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The first case is aptly named “Buyer Beware”. Team Bondi takes the interrogation mechanics from Phoenix Wright and places them into a fully-realized open world. This mixture of inherently contrary genre conventions is less frustrating than it sounds. Unlike most adventure games, there’s no way to fail an interrogation. You can do badly if you read the suspect improperly and may receive false leads as a result, or even arrest the wrong suspect if you haven’t accumulated the needed evidence, but the worst that’ll happen is you’ll receive a brutal tongue lashing from a superior, filled with coarse language and reasons why you’ve let everyone down. It’s incentive to do better, but never requires it, and that’s what makes L.A. Noire a great adventure game, in its own right.

Crime scenes are pretty consistent throughout the game. Someone has usually died and depending on how they’ve died, the case is assigned to the appropriate department (traffic, homicide, vice, or arson). When arriving at the scene, you’ll be on the search for clues. Discordant music will swell, jazz cues signaling when clues are in reach, and once all the clues are found, the music stops. These simple design choices make the investigations far easier and there’s an option for turning them off, but it expedites the adventure game aspect.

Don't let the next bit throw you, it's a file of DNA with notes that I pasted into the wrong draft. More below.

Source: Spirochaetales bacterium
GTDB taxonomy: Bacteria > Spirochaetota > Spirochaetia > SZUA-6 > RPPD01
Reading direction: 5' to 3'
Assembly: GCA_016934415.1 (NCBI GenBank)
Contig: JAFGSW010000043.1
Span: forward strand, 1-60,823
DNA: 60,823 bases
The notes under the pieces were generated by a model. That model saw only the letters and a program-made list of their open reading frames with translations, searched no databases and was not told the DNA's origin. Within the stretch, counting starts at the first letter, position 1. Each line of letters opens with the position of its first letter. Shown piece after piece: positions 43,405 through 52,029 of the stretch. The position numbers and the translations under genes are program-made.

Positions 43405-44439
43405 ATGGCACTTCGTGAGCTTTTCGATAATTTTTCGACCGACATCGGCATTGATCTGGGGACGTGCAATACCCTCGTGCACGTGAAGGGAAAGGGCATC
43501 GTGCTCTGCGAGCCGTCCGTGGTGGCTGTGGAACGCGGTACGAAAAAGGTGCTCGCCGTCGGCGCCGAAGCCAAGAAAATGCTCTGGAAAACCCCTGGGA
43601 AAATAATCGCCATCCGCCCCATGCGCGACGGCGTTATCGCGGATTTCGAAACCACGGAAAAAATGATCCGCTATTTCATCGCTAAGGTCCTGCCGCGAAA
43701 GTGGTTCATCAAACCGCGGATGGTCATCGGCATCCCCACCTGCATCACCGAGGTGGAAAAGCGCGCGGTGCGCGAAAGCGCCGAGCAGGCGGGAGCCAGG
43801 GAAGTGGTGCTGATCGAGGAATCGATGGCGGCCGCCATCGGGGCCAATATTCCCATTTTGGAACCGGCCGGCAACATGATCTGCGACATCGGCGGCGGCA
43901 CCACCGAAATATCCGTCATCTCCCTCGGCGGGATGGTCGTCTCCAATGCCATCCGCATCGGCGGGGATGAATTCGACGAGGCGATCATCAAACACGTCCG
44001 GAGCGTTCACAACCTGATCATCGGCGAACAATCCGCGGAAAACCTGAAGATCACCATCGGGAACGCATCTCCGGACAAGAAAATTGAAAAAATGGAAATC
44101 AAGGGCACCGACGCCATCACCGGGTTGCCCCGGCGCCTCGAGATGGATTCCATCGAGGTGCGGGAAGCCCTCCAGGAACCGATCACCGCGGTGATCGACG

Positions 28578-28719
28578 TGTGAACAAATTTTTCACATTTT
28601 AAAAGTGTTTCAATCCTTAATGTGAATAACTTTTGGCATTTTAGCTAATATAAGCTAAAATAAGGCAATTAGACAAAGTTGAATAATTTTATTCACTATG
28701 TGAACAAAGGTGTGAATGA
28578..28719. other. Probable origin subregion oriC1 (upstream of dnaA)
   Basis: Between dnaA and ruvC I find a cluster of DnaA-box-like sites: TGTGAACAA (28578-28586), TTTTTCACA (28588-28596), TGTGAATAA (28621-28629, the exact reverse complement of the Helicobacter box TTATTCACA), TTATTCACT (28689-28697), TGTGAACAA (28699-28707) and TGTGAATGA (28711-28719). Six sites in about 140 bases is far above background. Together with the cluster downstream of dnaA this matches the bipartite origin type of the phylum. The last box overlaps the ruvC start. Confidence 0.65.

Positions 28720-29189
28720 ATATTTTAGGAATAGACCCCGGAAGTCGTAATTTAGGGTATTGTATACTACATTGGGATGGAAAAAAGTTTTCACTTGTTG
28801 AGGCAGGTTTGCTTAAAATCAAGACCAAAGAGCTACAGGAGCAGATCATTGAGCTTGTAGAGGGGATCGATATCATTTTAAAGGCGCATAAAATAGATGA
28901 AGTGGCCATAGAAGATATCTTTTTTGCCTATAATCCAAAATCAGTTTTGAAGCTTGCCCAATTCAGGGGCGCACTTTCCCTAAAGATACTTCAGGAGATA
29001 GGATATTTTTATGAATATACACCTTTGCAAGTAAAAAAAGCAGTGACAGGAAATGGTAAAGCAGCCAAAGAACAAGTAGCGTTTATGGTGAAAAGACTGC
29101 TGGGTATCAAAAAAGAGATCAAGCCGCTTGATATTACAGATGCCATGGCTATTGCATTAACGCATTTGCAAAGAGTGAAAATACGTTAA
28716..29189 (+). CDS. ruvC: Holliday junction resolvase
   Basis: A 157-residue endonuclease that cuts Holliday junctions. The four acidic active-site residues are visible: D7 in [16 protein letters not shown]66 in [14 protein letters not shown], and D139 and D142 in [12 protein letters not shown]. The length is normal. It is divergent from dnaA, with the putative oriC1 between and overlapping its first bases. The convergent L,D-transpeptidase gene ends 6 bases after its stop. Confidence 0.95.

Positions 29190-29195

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There are plenty of action sequences in L.A. Noire to keep things varied. Many of them are chases over the rooftops of Los Angeles or car chases. The worst of them have you tailing a suspect and staying far enough behind them that they don’t notice and close enough that you’re not losing them. While these segments occasionally provide frustration – like the adventure aspects – it’s catering to a broader audience. After a few failed attempts, an option to pass the mission is given. There are also plenty of street crimes occurring around the city and you’ll be called to the scene to help clean the streets in some decidedly more action-based sequences.